More than 60 years later, Gross found what he was looking for. He came across an article in the Jewish Exponent.  Greenbaum’s wife wrote about her husband’s war experiences.

Gross said, “I called him up and said Don Greenbaum, you are one of the liberators from Dachau and I’d like to meet you because you liberated me.”

Greenbaum said, “To think after all those years I was going to meet somebody I helped to be liberated from camp, in Philadelphia is unbelievable.”

Gross said, “He told me he’s willing to meet me the same day because I was so anxious to meet him.”

That very day, the two met at a diner in Philadelphia.

“All of a sudden I got all sorts of emotions, my heart beating faster,” said Gross.

Greenbaum shared what happened when they first reunited, “Give you a big bear hug, you’re Ernie?  You’re Don?  It was very emotional, fantastic.”

Gross said, “First thing I told him, I couldn’t wait to meet somebody like him to thank him for liberating me, because half hour later I wouldn’t be here to tell the story.”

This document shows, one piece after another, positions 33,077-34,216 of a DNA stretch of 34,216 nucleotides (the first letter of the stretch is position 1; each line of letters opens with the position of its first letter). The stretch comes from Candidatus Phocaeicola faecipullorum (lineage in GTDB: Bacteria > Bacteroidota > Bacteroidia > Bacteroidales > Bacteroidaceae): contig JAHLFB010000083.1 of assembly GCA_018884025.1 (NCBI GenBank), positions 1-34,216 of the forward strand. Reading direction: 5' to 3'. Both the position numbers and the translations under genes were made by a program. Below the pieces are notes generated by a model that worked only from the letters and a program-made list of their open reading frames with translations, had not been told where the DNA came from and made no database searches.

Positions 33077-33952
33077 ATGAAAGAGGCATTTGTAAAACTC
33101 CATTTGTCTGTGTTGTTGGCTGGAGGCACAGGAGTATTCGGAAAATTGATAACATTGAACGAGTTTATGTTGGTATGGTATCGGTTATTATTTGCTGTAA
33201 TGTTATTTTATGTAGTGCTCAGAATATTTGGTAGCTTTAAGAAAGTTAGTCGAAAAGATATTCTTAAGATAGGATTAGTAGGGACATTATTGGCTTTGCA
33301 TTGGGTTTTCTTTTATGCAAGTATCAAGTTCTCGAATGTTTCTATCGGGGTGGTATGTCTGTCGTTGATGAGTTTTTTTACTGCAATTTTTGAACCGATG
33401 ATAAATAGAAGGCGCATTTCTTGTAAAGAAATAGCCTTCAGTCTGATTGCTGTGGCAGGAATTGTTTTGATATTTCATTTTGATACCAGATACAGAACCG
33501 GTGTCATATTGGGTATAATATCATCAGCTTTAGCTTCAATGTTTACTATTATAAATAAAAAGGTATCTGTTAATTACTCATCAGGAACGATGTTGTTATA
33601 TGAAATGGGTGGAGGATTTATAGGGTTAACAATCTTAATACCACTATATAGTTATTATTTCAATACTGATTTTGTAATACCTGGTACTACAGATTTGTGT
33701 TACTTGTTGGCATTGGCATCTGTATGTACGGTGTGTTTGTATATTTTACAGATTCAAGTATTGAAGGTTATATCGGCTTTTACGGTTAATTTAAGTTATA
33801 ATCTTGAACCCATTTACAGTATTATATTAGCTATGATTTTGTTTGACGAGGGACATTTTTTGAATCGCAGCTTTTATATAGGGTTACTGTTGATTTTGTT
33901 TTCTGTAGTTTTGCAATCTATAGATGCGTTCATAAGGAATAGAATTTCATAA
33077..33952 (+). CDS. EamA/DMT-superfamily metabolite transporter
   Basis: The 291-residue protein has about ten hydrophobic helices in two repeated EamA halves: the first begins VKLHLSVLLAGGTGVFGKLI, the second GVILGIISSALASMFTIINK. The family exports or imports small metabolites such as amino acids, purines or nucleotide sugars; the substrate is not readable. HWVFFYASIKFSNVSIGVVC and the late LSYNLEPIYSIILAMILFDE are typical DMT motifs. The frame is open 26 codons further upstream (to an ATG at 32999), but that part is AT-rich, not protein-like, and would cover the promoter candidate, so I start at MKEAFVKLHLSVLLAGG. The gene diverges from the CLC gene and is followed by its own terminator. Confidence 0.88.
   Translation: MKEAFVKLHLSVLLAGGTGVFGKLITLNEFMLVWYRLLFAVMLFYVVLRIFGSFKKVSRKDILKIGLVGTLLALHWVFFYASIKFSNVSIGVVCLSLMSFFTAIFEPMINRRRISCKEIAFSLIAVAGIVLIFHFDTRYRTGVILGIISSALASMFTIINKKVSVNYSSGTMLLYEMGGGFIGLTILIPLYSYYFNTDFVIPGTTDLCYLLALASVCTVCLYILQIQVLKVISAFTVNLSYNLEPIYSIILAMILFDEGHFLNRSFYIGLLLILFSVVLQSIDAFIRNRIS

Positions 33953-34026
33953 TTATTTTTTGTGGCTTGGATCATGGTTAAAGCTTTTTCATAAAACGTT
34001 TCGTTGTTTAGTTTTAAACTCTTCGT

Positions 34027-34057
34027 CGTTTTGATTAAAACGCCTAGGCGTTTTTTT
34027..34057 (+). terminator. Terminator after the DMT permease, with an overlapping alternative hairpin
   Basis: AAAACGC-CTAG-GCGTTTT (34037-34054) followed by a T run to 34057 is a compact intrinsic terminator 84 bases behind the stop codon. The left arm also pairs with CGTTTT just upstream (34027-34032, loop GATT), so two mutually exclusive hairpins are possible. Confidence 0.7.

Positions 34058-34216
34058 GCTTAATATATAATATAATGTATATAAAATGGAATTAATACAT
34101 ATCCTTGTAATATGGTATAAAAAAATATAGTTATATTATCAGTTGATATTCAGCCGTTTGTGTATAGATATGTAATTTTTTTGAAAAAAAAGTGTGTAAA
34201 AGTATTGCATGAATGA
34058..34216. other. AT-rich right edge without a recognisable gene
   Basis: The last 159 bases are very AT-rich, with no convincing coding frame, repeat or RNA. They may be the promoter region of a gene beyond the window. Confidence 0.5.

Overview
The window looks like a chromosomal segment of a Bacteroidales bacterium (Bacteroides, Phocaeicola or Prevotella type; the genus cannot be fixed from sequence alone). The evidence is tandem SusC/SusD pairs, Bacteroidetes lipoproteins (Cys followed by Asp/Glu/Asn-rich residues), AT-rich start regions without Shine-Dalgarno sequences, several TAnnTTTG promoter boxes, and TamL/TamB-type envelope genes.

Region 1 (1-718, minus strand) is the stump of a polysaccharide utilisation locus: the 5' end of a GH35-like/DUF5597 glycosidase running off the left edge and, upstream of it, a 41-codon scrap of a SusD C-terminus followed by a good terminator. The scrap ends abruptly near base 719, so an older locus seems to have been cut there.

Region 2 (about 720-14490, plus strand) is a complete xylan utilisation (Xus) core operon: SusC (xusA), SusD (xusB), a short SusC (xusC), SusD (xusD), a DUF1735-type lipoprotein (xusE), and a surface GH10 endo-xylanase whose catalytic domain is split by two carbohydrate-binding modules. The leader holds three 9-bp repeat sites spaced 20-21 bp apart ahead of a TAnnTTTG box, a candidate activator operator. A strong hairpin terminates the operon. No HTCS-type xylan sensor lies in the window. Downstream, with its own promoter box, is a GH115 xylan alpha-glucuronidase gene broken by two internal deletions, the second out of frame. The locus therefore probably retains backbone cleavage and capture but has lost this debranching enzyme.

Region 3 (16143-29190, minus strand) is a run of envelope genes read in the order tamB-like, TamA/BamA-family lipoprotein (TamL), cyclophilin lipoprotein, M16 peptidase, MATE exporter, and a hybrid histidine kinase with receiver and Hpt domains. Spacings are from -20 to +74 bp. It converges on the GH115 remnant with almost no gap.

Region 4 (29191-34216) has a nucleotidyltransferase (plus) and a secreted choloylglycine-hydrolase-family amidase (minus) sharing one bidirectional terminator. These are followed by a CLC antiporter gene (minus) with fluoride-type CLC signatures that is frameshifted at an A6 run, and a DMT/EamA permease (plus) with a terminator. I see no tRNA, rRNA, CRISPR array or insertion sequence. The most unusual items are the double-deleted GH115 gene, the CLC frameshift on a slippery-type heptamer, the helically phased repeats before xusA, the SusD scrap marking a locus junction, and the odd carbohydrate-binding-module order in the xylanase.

It’s been four years since their reunion, and the two are more than friends.

Greenbaum said, “He’s like my little brother. He had a brother David, who didn’t come back, so I’m his David, because my Jewish name is Duhvid, his was Duhvid.”

Their brotherhood is also educational.  Together, they share their experiences of survival and liberation.

Gross said, “I spoke before him, so if anybody invited me, I introduced them to Don, and from them on, most of the places we speak together.”

Greenbaum said, “I say, here’s a story of an 18-year-old outside looking in and a 15-year-old inside looking out.”

It took a while to get here, and they remain overjoyed.

“When you’re looking for somebody for 60 years, and you find them, it can’t be any bigger joy than that,” said Gross.